The seemingly never-ending story about celebrities and uber-wealthy parents is reinforcing the stereotype that our younger generations are so much more entitled than everyone else who was born during “a different time.”
It still boggles my mind how openly so many people bash our younger generations. People who wouldn’t dare utter a racist, homophobic or other politically incorrect comment often feel quite comfortable talking about “those lazy Millennials” or “kids who expect everything handed to them.” If you feel that way about Millennials and Generation Z, remember they didn’t raise themselves. If this story upsets you, remember that it is primarily Generation X and Baby Boomer parents who engaged in the alleged criminal behaviors.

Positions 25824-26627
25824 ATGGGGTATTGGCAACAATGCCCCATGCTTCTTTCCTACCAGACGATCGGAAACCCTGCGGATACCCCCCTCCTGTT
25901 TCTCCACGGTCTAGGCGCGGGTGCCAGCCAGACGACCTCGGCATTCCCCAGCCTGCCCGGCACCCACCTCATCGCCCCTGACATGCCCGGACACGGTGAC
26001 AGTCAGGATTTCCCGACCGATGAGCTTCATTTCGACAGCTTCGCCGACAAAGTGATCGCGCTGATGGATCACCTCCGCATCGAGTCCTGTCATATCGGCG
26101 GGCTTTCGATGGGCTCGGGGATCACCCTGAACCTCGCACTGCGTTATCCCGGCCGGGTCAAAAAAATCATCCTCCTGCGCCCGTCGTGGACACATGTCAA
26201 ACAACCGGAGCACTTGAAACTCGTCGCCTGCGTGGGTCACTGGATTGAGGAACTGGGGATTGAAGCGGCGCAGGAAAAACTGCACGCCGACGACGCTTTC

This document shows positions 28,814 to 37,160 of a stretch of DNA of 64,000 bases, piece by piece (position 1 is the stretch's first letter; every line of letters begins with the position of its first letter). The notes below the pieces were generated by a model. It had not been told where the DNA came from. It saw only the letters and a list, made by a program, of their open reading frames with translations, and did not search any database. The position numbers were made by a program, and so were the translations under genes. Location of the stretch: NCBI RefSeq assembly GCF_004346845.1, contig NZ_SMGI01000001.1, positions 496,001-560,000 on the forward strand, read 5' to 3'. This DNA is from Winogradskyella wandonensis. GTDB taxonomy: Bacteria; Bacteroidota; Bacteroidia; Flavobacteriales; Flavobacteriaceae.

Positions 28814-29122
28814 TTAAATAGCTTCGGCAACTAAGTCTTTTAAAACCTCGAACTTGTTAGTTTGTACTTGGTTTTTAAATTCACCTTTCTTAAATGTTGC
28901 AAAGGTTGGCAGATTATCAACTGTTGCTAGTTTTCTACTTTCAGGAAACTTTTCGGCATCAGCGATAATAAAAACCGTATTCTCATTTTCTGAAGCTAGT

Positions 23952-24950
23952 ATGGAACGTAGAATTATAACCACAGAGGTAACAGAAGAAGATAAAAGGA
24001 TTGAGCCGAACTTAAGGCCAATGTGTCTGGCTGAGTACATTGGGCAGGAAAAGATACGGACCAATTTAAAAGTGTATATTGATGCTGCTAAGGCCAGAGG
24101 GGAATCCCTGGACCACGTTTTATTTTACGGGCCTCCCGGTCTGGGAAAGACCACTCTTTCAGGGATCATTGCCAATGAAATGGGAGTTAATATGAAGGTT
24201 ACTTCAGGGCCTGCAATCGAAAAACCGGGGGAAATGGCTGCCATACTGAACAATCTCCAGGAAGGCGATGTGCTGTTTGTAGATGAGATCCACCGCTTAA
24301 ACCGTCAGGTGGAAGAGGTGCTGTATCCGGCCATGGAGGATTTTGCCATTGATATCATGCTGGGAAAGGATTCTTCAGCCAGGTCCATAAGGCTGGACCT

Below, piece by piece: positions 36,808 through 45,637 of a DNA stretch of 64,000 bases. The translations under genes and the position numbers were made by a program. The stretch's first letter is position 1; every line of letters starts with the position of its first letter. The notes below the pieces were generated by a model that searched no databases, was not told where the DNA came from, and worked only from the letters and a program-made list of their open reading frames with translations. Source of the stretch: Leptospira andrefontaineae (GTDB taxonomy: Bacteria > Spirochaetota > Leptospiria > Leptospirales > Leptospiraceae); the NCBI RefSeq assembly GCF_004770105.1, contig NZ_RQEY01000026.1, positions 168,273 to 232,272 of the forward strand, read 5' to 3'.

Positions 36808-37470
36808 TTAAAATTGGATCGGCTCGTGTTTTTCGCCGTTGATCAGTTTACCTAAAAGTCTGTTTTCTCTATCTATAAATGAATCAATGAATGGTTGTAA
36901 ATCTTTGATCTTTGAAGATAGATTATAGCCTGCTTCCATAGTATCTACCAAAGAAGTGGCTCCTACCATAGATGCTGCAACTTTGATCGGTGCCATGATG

Really, the college scam story is one about socioeconomic advantage rather than generational expectations. As long as college has existed, rich families have employed both obvious and covert strategies to boost their children’s applications to elite educational institutions. Don’t think for a moment that members of older generations–including Baby Boomer and Traditionalists–haven’t also benefited from such methods unavailable to most people.
Operations Varsity Blues is not a story about generational issues. It’s a story about economic disparity. And it’s not a new one.